Dota 2's The International has been immensely popular, with more than $10 million worth of crowdfunded prizes up for grabs. It's no surprise, given Dota 2's Steam domination. So it only makes sense that Valve should consider the same treatment for some of its other properties. Obviously, a Counter-Strike international tournament would not go astray.
Dota 2's The International is here. While the finals won't kick-off until Friday, 18th July, the playoffs for the main competition's few remaining places will start in just a few hours. Here's why you should be excited. One: it's the biggest event in e-sports, with a prize pool of over $10 million. Two: this year, Valve are providing multiple ways to watch, with a separate stream dedicated to those unfamiliar with the game.
Images courtesy of the official ESL Twitter account.
'Timing' has been the watchword of this entire tournament. It was a concern this morning, when another late start threatened to force the entire show to run long, with the last quarterfinal match - Na'Vi vs. EG - not starting until 10.30am. It was a concern when the arena's internet connection went down and when Fnatic's voice comms broke for twenty minutes. It was a concern in-game, too, as the strengths and weaknesses of today's greedy, ult-centric metagame came down to who had power at the exact minute when it counted.
Timing problems caused a fair amount of heartache today, but I also got to see a terrific showcase of what the best Dota 2 teams can achieve when they're moving to their own rhythm. In addition, the event itself held together despite the technical problems to deliver one of the best large-scale e-sports experiences that Europe has seen since TI1. Great casting and analysis and a hugely engaged crowd made Frankfurt a great place to spend a weekend - and I'm not just saying that because I've been surviving on beer, sausages and energy drinks since Saturday morning. Well, mostly. The point is: it's gone midnight and I've got games to discuss, so let's get into it. As ever, spoilers below.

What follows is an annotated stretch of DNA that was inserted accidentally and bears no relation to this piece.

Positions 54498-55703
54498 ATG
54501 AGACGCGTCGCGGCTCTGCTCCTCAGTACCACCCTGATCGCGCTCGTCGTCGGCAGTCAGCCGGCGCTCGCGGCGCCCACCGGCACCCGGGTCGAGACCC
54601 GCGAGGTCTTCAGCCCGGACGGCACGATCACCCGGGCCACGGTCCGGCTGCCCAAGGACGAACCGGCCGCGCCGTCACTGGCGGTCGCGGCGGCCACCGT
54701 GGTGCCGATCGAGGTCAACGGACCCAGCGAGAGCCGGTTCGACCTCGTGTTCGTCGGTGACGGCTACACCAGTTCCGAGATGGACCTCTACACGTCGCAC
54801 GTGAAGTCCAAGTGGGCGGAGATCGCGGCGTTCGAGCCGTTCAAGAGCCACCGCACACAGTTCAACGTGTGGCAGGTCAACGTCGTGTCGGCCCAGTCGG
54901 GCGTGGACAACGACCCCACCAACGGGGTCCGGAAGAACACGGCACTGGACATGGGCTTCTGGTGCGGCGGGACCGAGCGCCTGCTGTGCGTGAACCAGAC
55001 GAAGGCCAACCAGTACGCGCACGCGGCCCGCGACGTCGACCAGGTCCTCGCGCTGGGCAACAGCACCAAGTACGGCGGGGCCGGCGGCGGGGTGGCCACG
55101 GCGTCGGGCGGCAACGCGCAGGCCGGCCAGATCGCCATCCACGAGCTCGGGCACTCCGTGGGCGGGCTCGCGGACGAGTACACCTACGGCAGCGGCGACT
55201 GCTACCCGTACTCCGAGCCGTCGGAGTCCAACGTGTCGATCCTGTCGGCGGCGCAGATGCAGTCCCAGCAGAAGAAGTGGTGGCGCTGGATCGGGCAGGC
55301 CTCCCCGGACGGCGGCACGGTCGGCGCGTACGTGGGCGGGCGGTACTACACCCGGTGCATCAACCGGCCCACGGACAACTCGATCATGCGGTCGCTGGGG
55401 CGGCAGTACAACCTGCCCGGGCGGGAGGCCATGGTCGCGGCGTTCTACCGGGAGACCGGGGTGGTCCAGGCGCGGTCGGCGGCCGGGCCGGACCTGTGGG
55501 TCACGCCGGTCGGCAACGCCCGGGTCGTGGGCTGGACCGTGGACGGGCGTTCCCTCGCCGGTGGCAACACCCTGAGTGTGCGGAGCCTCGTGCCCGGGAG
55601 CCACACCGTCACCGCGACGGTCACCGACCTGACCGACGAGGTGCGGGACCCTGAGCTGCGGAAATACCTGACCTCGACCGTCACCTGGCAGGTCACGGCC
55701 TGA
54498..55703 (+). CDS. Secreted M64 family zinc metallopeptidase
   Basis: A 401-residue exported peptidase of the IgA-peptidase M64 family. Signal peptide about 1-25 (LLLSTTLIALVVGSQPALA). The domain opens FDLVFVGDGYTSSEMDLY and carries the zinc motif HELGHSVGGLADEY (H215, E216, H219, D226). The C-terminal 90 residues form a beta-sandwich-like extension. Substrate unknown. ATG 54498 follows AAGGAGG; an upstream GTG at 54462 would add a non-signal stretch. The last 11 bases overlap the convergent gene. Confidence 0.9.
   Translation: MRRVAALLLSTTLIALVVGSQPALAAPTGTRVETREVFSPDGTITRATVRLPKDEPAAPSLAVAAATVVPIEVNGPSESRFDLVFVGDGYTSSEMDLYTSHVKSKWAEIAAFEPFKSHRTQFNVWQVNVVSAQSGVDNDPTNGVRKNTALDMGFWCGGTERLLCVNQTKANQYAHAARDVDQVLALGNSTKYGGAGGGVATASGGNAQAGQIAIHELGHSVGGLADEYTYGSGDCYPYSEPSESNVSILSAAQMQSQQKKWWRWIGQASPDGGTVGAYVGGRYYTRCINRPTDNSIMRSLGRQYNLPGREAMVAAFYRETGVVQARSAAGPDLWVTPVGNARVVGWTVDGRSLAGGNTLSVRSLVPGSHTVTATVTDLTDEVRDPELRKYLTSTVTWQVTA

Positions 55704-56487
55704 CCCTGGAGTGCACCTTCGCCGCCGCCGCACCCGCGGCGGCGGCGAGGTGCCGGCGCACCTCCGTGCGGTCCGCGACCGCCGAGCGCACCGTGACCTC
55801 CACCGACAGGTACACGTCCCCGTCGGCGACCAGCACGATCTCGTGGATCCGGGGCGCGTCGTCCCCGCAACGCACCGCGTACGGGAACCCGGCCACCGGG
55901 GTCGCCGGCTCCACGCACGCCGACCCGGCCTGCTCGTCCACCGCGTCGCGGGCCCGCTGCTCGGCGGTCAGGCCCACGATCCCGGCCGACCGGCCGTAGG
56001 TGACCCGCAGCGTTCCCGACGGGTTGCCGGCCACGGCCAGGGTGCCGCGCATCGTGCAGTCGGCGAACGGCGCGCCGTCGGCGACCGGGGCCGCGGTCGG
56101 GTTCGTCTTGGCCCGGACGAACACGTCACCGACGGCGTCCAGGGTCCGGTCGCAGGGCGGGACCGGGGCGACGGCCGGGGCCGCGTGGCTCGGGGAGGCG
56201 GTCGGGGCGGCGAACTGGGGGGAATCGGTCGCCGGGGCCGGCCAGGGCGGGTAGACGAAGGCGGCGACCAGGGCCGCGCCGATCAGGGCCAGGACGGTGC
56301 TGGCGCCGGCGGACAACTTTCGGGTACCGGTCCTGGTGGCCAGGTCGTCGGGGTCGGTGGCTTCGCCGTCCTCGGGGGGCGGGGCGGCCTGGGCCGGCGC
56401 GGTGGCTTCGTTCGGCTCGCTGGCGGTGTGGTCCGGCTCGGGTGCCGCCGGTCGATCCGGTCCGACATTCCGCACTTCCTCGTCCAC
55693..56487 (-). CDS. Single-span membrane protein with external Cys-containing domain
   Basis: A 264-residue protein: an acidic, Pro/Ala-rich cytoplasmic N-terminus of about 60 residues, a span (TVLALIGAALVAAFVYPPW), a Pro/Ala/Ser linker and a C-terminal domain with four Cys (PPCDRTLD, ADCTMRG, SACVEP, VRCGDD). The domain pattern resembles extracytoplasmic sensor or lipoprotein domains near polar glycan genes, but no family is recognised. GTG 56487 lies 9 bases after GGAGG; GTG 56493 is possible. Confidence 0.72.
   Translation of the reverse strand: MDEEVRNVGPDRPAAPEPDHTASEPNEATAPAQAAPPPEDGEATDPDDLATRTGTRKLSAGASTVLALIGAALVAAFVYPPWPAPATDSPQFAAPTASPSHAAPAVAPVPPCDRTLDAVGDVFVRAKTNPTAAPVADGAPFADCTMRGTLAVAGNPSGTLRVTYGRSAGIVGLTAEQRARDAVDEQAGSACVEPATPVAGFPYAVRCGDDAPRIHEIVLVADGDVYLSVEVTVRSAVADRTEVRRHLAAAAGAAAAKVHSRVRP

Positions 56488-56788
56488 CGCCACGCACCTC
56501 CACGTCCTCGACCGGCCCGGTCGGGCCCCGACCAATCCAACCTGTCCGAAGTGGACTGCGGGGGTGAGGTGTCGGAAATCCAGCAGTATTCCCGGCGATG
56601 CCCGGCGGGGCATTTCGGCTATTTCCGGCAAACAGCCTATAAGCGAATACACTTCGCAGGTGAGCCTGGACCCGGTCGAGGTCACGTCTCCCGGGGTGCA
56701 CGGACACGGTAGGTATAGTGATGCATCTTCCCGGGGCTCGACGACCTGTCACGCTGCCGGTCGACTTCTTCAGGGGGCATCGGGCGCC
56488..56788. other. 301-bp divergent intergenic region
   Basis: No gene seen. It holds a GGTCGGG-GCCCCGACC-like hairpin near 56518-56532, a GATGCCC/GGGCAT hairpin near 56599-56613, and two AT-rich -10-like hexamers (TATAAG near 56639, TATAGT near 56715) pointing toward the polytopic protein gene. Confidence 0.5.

Images courtesy of the ESL Twitter account.
What an incredible day for DIGITAL SPORTS. You get used to the idea that these events are always going to get bigger; that the next step up is always going to mean a larger stadium and more impressive production values. But there's something pretty startling about seeing games played at the highest level in an environment like the Commerzbank Arena. It's more than you get from attending other kinds of large gaming convention: it's not just about having something in common with thousands of other people. It's about the catalysing impact of sport, the way a hobby can grow and grow and grow until it becomes a spectacle.
Two teams appear to have been denied US Visas for next month’s Dota 2 International tournament. China-based CIS-Game and Southeast Asian team Arrow Gaming are both facing the possibility that they’ll lose their place in the tournament, which takes place July 18-21 and offers a prize pool of nearly $10 million dollars.